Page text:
E-commerce platforms use gamification to enhance customer engagement

2023.08.29 11:48:02 | 2023.08.29 12:08:49

‘My Kurly Farm’이미지 확대

‘My Kurly Farm’



Some e-commerce platforms are making waves by integrating mobile games into their shopping apps, utilizing a strategy that not only extends the stay time for existing customers but also entices new users.

According to sources on Monday, South Korean e-commerce company Kurly introduced a gamified service called ‘My Kurly Farm’ earlier this month, which allows users to cultivate crops in virtual pots, with the harvested produce available for actual delivery through Kurly. Users can access this service directly within the Kurly app. Participants can choose from four crops - cherry tomatoes, cucumbers, onions, and avocados - and by watering their pots at designated intervals, they nurture their virtual plants.

Within just one week of launching the game, Kurly reported that 200,000 users already started playing the game. The engagement level among Kurly app users who play the game saw their visits increase threefold within nine days after the game’s launch.

Kurly’s strategy was to eliminate purchase-inducing elements and enhance participation by allowing users to either receive the fully grown crops or exchange them for other products through its store. The company said it is anticipating that the fun and rewards offered by the game will encourage users to visit and engage with the Kurly app more frequently.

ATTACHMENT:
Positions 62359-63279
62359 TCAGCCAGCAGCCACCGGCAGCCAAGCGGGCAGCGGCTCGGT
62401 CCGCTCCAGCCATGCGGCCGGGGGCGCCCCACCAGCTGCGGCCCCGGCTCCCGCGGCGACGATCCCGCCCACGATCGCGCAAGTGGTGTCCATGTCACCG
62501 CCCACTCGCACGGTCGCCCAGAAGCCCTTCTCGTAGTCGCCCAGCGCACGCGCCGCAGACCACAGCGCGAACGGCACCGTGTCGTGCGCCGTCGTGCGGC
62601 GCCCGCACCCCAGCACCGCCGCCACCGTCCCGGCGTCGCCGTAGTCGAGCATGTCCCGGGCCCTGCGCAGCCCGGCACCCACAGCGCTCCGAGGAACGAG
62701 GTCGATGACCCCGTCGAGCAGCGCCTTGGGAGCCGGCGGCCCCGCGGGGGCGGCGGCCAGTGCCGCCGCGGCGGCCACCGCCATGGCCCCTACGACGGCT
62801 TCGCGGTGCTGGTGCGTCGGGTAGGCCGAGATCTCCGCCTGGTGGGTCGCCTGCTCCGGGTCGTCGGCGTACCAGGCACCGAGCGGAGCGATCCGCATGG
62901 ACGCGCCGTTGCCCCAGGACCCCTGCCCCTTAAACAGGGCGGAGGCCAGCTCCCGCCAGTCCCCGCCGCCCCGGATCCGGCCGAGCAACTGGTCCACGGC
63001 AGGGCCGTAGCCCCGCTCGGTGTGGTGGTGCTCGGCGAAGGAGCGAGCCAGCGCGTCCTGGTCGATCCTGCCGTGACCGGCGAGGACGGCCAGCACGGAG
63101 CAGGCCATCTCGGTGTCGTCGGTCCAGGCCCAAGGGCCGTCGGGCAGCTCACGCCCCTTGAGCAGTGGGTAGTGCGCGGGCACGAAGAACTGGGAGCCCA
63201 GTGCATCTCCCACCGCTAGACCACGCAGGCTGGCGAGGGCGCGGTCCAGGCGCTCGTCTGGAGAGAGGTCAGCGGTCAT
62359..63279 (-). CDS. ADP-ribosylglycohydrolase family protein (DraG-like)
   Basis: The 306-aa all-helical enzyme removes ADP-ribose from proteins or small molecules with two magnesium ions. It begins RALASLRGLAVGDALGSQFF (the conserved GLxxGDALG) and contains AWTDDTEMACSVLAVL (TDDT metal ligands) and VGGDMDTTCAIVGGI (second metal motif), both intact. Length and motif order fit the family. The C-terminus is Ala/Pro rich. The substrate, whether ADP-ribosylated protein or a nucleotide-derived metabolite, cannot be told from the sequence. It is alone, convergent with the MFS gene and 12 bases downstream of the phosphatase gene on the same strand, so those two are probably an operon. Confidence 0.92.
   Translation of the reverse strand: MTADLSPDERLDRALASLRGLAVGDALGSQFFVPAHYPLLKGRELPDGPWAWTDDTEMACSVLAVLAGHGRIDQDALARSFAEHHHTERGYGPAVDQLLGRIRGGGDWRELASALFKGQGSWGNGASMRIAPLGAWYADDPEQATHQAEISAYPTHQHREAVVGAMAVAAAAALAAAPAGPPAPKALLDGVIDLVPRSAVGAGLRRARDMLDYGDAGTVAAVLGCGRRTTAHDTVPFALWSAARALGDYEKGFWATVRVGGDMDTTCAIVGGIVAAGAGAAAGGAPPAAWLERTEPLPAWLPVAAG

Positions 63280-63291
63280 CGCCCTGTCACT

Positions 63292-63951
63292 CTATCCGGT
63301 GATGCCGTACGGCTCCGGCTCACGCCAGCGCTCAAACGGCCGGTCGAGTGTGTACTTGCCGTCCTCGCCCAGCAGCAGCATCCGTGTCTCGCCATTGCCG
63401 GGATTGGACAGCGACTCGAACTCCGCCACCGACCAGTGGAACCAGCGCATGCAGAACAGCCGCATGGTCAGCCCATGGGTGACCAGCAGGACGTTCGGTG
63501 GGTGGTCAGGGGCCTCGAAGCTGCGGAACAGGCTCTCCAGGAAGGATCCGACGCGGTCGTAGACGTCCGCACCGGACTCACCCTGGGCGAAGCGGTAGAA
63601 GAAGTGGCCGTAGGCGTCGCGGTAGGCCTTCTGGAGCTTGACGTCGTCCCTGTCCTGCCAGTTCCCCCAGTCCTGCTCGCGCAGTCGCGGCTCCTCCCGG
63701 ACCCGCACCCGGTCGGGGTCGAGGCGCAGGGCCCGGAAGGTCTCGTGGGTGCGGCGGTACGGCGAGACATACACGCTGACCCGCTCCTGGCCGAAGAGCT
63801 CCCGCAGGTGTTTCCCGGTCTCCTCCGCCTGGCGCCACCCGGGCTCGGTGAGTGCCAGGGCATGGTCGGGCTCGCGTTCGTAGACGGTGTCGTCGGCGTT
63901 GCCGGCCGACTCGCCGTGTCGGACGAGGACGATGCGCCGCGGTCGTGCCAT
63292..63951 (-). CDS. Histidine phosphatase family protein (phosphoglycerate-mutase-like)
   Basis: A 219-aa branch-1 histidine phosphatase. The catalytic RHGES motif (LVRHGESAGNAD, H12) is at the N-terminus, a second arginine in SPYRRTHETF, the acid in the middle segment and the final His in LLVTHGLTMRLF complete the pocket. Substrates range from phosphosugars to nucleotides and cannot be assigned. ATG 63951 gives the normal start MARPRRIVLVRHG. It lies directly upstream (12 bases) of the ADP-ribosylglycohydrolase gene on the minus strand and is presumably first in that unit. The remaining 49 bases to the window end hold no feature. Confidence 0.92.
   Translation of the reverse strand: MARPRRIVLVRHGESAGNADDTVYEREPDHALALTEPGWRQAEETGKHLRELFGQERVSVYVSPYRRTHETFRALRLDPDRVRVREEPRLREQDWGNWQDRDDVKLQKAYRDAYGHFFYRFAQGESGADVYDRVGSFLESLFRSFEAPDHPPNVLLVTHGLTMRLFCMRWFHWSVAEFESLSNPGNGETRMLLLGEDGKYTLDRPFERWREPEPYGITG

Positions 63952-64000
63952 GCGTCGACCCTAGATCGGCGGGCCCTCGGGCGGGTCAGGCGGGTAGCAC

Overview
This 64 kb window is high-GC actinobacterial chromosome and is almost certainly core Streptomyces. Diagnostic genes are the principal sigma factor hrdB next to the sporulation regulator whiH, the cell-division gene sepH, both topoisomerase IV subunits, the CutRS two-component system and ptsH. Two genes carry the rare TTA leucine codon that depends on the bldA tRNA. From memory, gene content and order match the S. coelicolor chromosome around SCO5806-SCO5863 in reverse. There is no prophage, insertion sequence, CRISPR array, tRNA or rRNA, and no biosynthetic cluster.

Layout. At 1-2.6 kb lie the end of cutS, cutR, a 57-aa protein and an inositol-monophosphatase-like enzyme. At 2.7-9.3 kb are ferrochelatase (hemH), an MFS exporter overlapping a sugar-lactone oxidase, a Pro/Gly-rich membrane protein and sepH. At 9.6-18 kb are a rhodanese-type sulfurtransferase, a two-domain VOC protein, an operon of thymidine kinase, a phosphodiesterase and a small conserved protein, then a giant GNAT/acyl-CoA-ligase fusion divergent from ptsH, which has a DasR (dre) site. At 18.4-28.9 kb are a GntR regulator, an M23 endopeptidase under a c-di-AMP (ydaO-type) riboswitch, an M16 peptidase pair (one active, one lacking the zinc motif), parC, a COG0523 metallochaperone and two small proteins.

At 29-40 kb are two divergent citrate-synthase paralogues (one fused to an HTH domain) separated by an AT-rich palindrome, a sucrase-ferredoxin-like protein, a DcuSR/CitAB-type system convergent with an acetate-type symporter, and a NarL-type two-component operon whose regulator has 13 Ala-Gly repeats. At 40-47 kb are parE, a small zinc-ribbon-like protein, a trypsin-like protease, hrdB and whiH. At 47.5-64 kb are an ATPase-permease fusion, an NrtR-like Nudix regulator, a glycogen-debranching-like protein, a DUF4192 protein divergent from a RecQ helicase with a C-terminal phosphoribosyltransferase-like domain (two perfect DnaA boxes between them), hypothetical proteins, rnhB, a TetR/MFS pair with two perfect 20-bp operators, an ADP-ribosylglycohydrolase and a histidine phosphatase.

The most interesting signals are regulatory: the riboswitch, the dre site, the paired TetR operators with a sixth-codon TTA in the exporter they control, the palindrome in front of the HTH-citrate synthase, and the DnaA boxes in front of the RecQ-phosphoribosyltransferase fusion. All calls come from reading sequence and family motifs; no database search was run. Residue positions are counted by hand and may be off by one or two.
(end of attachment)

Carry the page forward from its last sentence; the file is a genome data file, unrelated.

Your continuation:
The concept of cultivating virtual crops within a commerce context first took off with the Chinese e-commerce platform Pinduoduo. This platform, operated by PDD Holdings, started as a shopping app specializing in agricultural products. Subsequently, Pinduoduo incorporated a game where users grow fruit trees like apples and kiwis within the shopping app. This propelled the platform to become the third-largest e-commerce company in China. The game alone attracted 11 million players daily, surpassing even the top two e-commerce giants in the country.

The introduction of these games ultimately aims to extend customer app engagement time and attract new customers who respond to the fun element of gaming.

Emart24’s mobile app E-verse, launched in November last year, also utilizes gamification. Upon accessing the app, users can enjoy a mobile game reminiscent of the Korean supermarket as they roll dice and move across the board. ‘Rubies’ earned through the game can be directly exchanged for coupons usable in offline stores or the app. The game’s difficulty increases with progression, and a ranking system awards benefits to the top 100 players weekly, sparking a sense of competition and ambition. Since the game’s introduction, Emart24’s app saw a two-fold increase in average daily active users (DAU) in the first seven months of this year from a year ago. Users’ stay time on the app also increased by up to ten times when compared to standard apps in the local retail industry.

The usage rate of coupons provided by Emart also soared. While Emart coupons given to a wide audience were used for an average of only about 300 transactions per day, coupons obtained through game rewards are now being used for up to 7,000 transactions per day.

By Hong Sung-yun and Minu Kim

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